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Neuroimage Clin. 2015 Sep 10;9:355-68. doi: 10.1016/j.nicl.2015.09.001. eCollection 2015.

Less efficient and costly processes of frontal cortex in childhood chronic fatigue syndrome.

Author information

1
Pathophysiological and Health Science Team, RIKEN Center for Life Science Technologies, 6-7-3 Minatojima-minamimachi, Chuo-ku, Kobe, Hyogo 650-0047, Japan ; Department of Medical Science on Fatigue, Osaka City University Graduate School of Medicine, 1-4-3 Asahimachi, Abeno-ku, Osaka City, Osaka 545-8585, Japan.
2
Department of Physiology, Osaka City University Graduate School of Medicine, 1-4-3 Asahimachi, Abeno-ku, Osaka City, Osaka 545-8585, Japan.
3
Department of Cerebral Research, Division of Cerebral Integration, National Institute for Physiological Sciences, 38 Nishigonaka, Myodaiji, Okazaki, Aichi 444-8585, Japan ; Department of Psychology, Graduate School of Environmental Studies, Nagoya University, Furo-cho, Chikusa-ku, Nagoya, Aichi 464-8601, Japan.
4
Department of Child Development, Faculty of Life Sciences, Kumamoto University, 1-1-1 Honjyo, Kumamoto City, Kumamoto 860-8556, Japan.
5
Department of Child Development, Faculty of Life Sciences, Kumamoto University, 1-1-1 Honjyo, Kumamoto City, Kumamoto 860-8556, Japan ; Research Center for Child Mental Development, University of Fukui, 23-3 Matsuoka-shimoaiduki, Eiheiji-cho, Fukui 910-1193, Japan.
6
Department of Child Development, Faculty of Life Sciences, Kumamoto University, 1-1-1 Honjyo, Kumamoto City, Kumamoto 860-8556, Japan ; Hyogo Children's Sleep and Development Medical Research Center, 1070 Akebono-cho, Nishi-ku, Kobe, Hyogo 651-2181, Japan.
7
Department of School Psychology, Developmental Science and Health Education, Hyogo University of Teacher Education, Graduate School in Science of School Education, 942-1 Shimokume, Kato, Hyogo 673-1494, Japan.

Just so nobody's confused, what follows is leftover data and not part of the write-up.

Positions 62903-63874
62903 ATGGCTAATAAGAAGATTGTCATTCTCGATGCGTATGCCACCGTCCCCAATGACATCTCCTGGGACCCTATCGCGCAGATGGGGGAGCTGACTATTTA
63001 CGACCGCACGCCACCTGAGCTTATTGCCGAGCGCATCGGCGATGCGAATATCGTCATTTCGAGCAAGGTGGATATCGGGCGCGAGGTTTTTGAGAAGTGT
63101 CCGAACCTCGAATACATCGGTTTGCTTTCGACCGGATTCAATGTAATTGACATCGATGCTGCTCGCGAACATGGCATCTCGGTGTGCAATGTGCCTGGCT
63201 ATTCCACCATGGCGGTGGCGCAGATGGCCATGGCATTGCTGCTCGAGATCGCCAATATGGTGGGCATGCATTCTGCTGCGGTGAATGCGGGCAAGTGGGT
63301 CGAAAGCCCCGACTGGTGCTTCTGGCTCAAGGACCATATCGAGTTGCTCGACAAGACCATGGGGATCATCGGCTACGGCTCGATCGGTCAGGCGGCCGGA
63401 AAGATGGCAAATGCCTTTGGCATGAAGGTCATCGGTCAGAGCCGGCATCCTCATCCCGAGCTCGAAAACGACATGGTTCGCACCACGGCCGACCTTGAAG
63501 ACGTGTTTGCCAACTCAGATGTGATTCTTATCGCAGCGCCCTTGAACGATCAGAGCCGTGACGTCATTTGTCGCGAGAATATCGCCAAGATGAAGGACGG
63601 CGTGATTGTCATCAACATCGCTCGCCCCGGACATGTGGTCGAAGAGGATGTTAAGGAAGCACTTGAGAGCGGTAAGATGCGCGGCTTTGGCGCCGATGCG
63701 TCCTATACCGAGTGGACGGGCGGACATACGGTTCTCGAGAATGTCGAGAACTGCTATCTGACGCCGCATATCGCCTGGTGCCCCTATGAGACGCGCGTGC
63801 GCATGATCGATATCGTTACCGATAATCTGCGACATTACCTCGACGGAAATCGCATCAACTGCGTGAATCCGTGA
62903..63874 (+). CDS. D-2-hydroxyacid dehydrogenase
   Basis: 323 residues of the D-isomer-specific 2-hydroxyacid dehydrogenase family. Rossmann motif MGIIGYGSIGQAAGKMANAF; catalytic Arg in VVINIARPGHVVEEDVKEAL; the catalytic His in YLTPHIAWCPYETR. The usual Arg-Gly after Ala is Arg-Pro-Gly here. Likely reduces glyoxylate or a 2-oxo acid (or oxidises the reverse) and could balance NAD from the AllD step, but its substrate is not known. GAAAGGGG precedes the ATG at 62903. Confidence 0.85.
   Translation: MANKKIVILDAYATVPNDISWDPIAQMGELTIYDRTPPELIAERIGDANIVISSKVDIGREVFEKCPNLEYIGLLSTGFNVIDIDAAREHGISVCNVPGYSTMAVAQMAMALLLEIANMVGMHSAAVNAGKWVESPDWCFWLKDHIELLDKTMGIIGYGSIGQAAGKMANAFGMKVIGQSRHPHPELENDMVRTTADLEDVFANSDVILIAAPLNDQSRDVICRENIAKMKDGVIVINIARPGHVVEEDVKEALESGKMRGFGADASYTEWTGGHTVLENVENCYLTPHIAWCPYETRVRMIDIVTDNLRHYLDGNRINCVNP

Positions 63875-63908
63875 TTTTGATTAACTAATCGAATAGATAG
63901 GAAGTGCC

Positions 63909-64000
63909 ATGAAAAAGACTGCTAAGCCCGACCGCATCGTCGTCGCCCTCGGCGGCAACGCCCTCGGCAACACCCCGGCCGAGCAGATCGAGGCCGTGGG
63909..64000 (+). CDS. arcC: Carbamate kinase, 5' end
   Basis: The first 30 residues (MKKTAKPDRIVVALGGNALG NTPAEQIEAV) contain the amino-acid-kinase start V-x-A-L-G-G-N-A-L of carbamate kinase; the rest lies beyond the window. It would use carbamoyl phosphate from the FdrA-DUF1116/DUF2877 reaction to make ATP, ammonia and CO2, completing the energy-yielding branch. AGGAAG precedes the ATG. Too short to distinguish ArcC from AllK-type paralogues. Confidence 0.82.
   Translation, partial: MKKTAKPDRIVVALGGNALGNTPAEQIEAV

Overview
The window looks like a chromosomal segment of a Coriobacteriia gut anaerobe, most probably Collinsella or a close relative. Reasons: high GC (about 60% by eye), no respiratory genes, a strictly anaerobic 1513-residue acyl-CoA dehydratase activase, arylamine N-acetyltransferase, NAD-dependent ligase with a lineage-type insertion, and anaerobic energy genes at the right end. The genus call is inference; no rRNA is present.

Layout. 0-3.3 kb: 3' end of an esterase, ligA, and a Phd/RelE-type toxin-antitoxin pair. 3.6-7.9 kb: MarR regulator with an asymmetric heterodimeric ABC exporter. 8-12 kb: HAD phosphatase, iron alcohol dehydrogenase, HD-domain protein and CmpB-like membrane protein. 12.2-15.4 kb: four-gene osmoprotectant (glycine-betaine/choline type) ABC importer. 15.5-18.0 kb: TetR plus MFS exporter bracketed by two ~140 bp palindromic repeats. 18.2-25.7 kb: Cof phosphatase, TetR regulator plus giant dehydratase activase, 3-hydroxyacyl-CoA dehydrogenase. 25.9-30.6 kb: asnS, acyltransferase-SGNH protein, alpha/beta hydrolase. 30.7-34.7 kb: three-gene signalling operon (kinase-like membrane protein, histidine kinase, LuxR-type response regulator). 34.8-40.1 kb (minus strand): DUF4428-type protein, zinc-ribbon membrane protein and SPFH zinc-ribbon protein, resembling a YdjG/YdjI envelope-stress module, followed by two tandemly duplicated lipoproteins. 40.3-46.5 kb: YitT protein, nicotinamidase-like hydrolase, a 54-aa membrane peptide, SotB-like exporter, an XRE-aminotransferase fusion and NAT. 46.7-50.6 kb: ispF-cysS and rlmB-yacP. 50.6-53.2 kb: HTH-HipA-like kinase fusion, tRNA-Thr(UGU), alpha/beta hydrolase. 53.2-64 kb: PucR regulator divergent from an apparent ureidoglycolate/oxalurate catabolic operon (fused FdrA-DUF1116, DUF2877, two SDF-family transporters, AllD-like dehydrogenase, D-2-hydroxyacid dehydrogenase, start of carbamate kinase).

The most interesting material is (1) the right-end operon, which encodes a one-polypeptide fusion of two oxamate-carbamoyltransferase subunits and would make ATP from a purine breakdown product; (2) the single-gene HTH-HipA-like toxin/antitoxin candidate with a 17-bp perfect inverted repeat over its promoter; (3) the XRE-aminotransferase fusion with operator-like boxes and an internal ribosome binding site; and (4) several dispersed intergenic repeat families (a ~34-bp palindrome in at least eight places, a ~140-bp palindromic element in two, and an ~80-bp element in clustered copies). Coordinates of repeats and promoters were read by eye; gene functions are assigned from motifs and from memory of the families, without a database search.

8
Department of Cerebral Research, Division of Cerebral Integration, National Institute for Physiological Sciences, 38 Nishigonaka, Myodaiji, Okazaki, Aichi 444-8585, Japan.
9
Pathophysiological and Health Science Team, RIKEN Center for Life Science Technologies, 6-7-3 Minatojima-minamimachi, Chuo-ku, Kobe, Hyogo 650-0047, Japan ; Department of Physiology, Osaka City University Graduate School of Medicine, 1-4-3 Asahimachi, Abeno-ku, Osaka City, Osaka 545-8585, Japan.

Abstract

The ability to divide one's attention deteriorates in patients with childhood chronic fatigue syndrome (CCFS). We conducted a study using a dual verbal task to assess allocation of attentional resources to two simultaneous activities (picking out vowels and reading for story comprehension) and functional magnetic resonance imaging. Patients exhibited a much larger area of activation, recruiting additional frontal areas. The right middle frontal gyrus (MFG), which is included in the dorsolateral prefrontal cortex, of CCFS patients was specifically activated in both the single and dual tasks; this activation level was positively correlated with motivation scores for the tasks and accuracy of story comprehension. In addition, in patients, the dorsal anterior cingulate gyrus (dACC) and left MFG were activated only in the dual task, and activation levels of the dACC and left MFG were positively associated with the motivation and fatigue scores, respectively. Patients with CCFS exhibited a wider area of activated frontal regions related to attentional resources in order to increase their poorer task performance with massive mental effort. This is likely to be less efficient and costly in terms of energy requirements. It seems to be related to the pathophysiology of patients with CCFS and to cause a vicious cycle of further increases in fatigue.

KEYWORDS:

Children and adolescents; Chronic fatigue syndrome; Cognitive compensation; Divided attention; Frontal cortex; Functional magnetic resonance imaging

PMID:
26594619
PMCID:
PMC4589845
DOI:
10.1016/j.nicl.2015.09.001
[Indexed for MEDLINE]
Free PMC Article

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